'The Mortal Instruments' Review
Normally I review books one at a time, but I read this series quite quickly, so I'm reviewing it as a whole.
The first three books of The Mortal Instruments were great, and I read them in five days. The last two dragged on a little bit. This isn't surprising, seeing as how the series was originally meant to be a trilogy. On the whole, though, I enjoyed it.
It's hard to summarize a whole series without giving things from the later books away, so I won't talk too much about the plot. I will say, however, that it's about a teenager, Clary, who learns that she is not a normal human but a Shadowhunter, half human and half angel. Clary and her best friend, Simon, get sucked into the world of Shadowhunters and Downworlders (werewolves, vampires, fairies, and warlocks). The series chronicles Clary's transformation into a Shadowhunter and all the various supernatural occurrences that entails.
In the first book, the characters annoyed me, a lot. Simon was pretty much the only character I liked. He was the only human among the main characters, and subsequently I think that's the reason he was the only one who seemed like an actual person rather than a two-dimensional, whiny teenager. (I also loved Magnus Bane, the 800-year-old High Warlock of Brooklyn. He's easily the greatest character in the series.) As the series progressed, though, the characters grew, and I began to like them more and more.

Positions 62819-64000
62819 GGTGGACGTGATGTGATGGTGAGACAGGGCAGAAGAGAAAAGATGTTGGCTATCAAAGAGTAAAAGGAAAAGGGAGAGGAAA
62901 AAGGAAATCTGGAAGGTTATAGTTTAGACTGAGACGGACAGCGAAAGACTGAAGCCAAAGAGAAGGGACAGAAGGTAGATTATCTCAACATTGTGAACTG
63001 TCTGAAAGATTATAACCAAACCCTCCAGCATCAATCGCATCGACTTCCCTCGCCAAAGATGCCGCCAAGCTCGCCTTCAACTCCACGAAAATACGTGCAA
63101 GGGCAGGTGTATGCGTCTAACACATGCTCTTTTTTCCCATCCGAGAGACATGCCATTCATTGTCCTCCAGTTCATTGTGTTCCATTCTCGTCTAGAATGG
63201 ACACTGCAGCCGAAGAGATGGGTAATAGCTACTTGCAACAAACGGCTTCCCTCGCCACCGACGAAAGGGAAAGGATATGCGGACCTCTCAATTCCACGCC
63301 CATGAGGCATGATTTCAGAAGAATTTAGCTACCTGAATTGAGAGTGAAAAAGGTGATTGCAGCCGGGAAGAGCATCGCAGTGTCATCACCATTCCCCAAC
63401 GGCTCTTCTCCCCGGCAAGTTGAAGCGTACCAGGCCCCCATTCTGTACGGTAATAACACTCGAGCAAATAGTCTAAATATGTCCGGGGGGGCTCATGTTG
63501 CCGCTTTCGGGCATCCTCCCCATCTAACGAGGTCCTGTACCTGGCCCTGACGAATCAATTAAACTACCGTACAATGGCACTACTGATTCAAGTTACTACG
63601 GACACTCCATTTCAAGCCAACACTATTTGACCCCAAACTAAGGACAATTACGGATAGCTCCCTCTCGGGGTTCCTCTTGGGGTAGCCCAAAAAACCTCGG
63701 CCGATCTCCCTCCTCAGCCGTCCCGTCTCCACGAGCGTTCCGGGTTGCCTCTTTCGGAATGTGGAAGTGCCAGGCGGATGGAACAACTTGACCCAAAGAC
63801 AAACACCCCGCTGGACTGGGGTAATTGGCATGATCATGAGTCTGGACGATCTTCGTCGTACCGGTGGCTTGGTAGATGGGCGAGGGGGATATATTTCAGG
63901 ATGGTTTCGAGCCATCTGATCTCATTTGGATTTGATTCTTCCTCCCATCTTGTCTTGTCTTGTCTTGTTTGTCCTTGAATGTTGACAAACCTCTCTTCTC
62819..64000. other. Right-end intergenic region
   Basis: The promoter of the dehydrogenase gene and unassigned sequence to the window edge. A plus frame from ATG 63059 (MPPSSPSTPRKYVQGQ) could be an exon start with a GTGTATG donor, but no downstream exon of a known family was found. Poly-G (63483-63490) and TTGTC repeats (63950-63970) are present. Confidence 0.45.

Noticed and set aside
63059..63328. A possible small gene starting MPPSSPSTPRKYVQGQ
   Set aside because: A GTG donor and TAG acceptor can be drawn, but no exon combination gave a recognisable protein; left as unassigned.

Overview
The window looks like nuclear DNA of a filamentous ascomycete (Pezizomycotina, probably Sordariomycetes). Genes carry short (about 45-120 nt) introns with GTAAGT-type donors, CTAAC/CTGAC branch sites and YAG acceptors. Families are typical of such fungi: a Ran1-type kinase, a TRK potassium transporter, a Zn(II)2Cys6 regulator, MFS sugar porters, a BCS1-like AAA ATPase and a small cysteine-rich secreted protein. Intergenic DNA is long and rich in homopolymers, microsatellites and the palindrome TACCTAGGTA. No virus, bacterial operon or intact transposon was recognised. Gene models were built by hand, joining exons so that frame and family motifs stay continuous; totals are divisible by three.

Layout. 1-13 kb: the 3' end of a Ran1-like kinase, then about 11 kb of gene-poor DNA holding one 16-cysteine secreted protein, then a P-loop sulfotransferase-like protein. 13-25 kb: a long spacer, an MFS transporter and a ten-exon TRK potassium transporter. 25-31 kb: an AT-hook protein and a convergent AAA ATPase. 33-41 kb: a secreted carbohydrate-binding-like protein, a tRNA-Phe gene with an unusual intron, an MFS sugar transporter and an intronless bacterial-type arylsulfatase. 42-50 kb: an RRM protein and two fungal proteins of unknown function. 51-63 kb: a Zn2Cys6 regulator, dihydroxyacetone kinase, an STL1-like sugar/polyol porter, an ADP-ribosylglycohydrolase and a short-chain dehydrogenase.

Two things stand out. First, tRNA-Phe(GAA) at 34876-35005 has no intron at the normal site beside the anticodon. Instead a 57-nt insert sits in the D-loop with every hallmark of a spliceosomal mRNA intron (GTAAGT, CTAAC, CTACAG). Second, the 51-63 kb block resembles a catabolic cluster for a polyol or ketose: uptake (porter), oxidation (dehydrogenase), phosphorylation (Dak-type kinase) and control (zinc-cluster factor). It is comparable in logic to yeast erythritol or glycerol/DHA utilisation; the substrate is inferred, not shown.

It does get a little annoying that the characters are so young. I kept forgetting they were teenagers and only remembered again when Cassandra Clare, the author, mentioned it. And it's so blatantly YA that I sometimes had a hard time connecting with the characters and their problems. Even so, the series was delightfully entertaining.
I love fantasy books. I always have. The Mortal Instruments isn't my favorite fantasy series, but I won't deny that it sucked me in and wouldn't let me go. If you're a fan of YA fantasy, you should check it out.